However, as the study spells out, these figures—put in perspective—are less meaningful than they seem. Among members of the armed forces who have actually worked with someone they believe to be gay, 92 percent say that the unit's effectiveness is very good, good, or "neither good nor poor" (in other words, at very least, not bad). Among Army combat soldiers who have fought alongside someone they think is gay, 89 percent think the experience hasn't hurt the unit. The same is true among 84 percent of Marine combatants.
As the report puts it, the apparent "misperception that a gay man does not 'fit' the image of a good warfighter … is almost completely erased when a gay service member is allowed to prove himself alongside fellow warfighters." In one of the interviews, a special-operations fighter said, "We have a gay guy [in the unit]. He's big, he's mean, and he kills lots of bad guys. No one cared that he was gay."
Along these lines, the report's authors conclude that, "in the short term," repeal of DADT may cause "some limited and isolated disruptions to unit cohesion and retention," but "we do not believe this disruption will be widespread or long-lasting," and it can be further diminished through proper leadership and training.
The report notes that only five other countries ban gays in the military: Bulgaria, Jordan, Poland, Turkey, and the United Arab Emirates. Over the last two decades, several countries have reversed their former bans, among them the United Kingdom, Canada, Australia, Germany, and Israel. In Canada and the United Kingdom, surveys taken just before the reversal showed 60 percent to 65 percent of service members opposed the move; many said they would leave the military if the liberalization went through. However, the actual effect on recruitment and retention turned out to be minimal.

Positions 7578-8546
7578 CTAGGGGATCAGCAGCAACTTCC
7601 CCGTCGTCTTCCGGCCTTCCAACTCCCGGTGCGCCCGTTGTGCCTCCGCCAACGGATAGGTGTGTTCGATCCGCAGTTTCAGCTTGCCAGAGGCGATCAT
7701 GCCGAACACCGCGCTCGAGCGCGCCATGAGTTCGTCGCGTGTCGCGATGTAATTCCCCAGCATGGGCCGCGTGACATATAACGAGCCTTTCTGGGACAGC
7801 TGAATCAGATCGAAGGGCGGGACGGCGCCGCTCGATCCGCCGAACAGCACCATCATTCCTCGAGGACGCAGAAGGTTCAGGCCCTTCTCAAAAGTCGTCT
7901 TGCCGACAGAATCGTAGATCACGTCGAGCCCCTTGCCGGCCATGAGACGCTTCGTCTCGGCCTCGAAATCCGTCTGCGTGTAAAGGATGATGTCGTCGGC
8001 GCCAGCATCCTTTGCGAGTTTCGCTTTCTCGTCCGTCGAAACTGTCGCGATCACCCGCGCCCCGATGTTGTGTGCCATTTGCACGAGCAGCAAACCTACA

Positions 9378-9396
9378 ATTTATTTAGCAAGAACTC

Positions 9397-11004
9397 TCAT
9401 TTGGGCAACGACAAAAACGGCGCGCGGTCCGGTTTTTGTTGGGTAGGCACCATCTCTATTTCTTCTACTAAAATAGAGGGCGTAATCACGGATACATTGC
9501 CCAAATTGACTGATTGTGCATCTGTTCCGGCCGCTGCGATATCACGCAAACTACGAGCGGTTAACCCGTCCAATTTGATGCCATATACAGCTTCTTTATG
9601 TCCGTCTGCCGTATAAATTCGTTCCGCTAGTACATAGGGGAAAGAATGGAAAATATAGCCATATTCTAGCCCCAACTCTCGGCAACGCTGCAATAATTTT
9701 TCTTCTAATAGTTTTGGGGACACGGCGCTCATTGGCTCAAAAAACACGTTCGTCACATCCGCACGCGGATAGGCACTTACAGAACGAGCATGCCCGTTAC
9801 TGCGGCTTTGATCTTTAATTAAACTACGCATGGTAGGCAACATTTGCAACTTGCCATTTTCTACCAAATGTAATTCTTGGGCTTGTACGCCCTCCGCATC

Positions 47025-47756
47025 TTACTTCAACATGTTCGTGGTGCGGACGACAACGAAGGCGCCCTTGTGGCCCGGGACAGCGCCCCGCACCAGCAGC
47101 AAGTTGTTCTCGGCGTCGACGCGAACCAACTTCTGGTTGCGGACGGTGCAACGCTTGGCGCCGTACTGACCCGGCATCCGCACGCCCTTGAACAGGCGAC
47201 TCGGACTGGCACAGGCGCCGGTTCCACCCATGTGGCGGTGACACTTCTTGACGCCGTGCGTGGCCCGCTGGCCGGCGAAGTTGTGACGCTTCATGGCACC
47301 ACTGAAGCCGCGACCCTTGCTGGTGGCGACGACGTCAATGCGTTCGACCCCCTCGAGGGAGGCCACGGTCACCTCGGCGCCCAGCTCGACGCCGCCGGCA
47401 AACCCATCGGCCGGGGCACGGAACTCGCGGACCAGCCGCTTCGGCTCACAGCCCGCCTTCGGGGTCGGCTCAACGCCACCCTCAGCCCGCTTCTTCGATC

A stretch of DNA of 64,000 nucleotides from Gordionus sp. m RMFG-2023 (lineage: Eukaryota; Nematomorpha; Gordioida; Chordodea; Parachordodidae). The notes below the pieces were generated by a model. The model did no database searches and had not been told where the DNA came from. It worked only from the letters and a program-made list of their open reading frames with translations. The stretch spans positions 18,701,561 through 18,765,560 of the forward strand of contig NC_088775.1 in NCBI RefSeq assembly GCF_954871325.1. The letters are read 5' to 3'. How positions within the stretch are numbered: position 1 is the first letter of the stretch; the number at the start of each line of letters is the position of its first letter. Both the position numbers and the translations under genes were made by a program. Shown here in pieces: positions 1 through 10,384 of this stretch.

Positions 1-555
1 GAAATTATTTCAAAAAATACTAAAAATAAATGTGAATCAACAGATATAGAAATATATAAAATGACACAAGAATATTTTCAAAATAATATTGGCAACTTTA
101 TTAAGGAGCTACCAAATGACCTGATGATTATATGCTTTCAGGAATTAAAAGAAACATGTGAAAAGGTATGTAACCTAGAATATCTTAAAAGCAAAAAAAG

In what should be a particularly embarrassing section to the repeal's opponents, the study draws parallels between DADT and the military's racial segregation of more than a half-century ago. In a survey of more than 2,000 enlisted men in 1946, more than 80 percent of respondents agreed with the view that "white and Negro soldiers should not work, train, and live together." About 80 percent of white officers said they would not want to be assigned to a racially integrated unit.
That was at a time when American society was deeply segregated. (President Harry Truman's act of integrating the Army truly was a social experiment.) And, of course, a soldier's skin color is obvious whereas, even after the repeal of DADT, a gay soldier can stay in the closet. (The Pentagon report cites a separate survey by the RAND Corp. in which only about 15 percent of gay servicemen and women say they'll come out, even after their open presence is legally permitted.)
The impulse to repeal DADT is not just a question of human rights or morality; it's also a matter of national security. Since 1980, according to the report, more than 32,000 active-duty servicemen and women have been discharged because of their homosexuality—13,000 of them since 1993, when the DADT law went into effect. (By the way, 85 percent of them simply announced that they were gay; only 15 percent were booted out for their behavior.)
These figures aren't huge; they amount to a little less than 1 percent of all involuntary discharges in that period. But the losses are larger than gross percentages might suggest. From 1995 to 2003, according to a report at the time by the Government Accountability Office, the military canned 322 service members who had skills in a foreign language that the Pentagon deemed important, simply because they were homosexual; 209 of them had been trained in that language at the Defense Language Institute.
In the last five years, according to data compiled by the Servicemembers Legal Defense Network, the military has discharged more than 800 troops in "mission-critical" slots, at least 59 Arabic linguists and nine Farsi linguists, for violating "Don't Ask, Don't Tell."
The evidence, the polling data of service men and women, the testimony of senior officers, the everyday experiences of living and fighting, the imperatives of national security, as well as the obvious moral standards of contemporary life—all point to, at the very least, a shift in the burden of proof on whether DADT should be repealed. It's no longer valid, and it's clearly a pretense, to call for further studies, further surveys, closer questioning. If McCain and the others oppose repeal, they have to come up with some new reason—or fall back on the oldest, most unpalatable reason—why.
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